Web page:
Facebook Fiddling with Instant Articles After Publishers Give Mixed Feedback

Facebook Fiddling with Instant Articles After Publishers Give Mixed FeedbackThe 20 publishers participating in Facebook’s “Instant Articles” platform aren’t entirely unhappy with how things are working, but their feedback isn’t entirely the classic Facebook thumbs up, either.

“Facebook is experimenting with new advertising approaches for its Instant Articles platform after publishers encountered challenges generating ad revenue because of restrictions imposed by the social network,” reports the Wall Street Journal.

Instant Articles lets media companies publish content directly to iPhone Facebook feeds instead of using traditional links to lure users to their own websites.

While kinks are still being worked out, “publishers including The Washington Post, New York Times, and LittleThings.com are finding it difficult to extract as much revenue per article from Instant Articles as they do from pages on their own websites.”

Why? It’s due to tightly constructed Facebook rules that dictate the type, sizes, and volume of ads; in addition, “rich media” ads — the animated or interactive ads so common now — are not allowed.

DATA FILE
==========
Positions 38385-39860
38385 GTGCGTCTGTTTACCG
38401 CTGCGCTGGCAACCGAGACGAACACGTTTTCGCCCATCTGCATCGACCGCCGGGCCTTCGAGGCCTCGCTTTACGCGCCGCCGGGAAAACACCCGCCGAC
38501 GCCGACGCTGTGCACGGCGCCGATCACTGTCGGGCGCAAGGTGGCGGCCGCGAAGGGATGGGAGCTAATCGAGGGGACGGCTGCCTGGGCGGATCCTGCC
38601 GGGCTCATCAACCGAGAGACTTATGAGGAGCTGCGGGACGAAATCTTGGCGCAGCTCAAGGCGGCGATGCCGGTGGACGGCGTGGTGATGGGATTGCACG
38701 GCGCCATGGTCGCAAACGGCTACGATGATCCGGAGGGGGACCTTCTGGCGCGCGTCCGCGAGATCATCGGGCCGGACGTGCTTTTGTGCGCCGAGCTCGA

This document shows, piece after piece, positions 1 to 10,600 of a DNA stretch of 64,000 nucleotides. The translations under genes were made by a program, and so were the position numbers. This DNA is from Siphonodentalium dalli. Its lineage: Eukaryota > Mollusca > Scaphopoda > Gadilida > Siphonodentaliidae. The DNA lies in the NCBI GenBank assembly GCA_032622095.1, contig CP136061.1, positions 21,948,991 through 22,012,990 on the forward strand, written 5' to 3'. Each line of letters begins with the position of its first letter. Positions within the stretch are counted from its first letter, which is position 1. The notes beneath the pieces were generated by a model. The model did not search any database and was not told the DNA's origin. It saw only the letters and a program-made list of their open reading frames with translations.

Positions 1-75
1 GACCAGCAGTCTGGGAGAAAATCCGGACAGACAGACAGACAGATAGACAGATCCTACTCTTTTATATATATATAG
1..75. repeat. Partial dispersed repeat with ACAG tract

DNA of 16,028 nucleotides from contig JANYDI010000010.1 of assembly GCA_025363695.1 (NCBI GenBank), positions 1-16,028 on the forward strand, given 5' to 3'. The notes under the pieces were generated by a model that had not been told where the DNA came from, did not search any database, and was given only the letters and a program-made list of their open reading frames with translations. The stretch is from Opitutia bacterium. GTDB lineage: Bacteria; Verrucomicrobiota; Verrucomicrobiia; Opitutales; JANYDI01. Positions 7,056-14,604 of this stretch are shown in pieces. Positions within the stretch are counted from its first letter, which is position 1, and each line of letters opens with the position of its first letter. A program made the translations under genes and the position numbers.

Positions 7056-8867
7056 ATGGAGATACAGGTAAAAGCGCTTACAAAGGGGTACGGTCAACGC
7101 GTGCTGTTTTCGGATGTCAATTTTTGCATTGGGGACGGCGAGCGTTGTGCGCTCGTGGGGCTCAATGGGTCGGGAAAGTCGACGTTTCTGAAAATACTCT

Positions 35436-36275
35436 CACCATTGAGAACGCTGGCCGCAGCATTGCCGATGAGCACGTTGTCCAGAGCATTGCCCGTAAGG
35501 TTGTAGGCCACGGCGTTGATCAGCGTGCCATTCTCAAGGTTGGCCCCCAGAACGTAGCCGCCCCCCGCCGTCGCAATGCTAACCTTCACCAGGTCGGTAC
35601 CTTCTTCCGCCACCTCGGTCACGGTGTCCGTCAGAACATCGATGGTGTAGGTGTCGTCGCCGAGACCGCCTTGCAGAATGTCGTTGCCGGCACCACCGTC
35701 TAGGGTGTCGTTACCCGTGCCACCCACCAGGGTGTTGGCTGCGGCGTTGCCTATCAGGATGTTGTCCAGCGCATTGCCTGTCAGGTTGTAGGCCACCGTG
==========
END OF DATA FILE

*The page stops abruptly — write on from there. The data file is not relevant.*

But while the Facebook rules reduce the number and sizes of ads the publishers can count on for monetization, the social site’s numbers are so large it would be hard to walk away.

“You have to analyze many factors to determine the monetization potential. You have fewer impressions per pageview than we presently do, so you have to balance that, and you don’t have all the animation we can sell on our own site,” said Jed Hartman, chief revenue officer at the Washington Post.

It appears that compromise may be in the offing.

According to the WSJ, Michael Reckhow, Facebook’s Instant Articles product manager, “said the company received feedback from publishers and is now testing out changes to its Instant Articles ads policies, such as allowing more ads per article and ad formats that were barred previously.”

Facebook’s command of mobile advertising is impressive. Mobile accounted for 78 percent of the $4.3 billion in ad revenue it generated in Q3 2015. And Facebook execs want to keep Instant Articles an easy and unobtrusive news-reading experience for users on mobile.

In the final analysis, it will be all about the immense traffic Facebook directs.

“The hope is that Instant Articles gives publishers way more traffic to make up for the lower monetization potential,” said Joe Speiser, co-founder of LittleThings.com, which publishes “feel-good” stories and videos largely optimized for social sharing.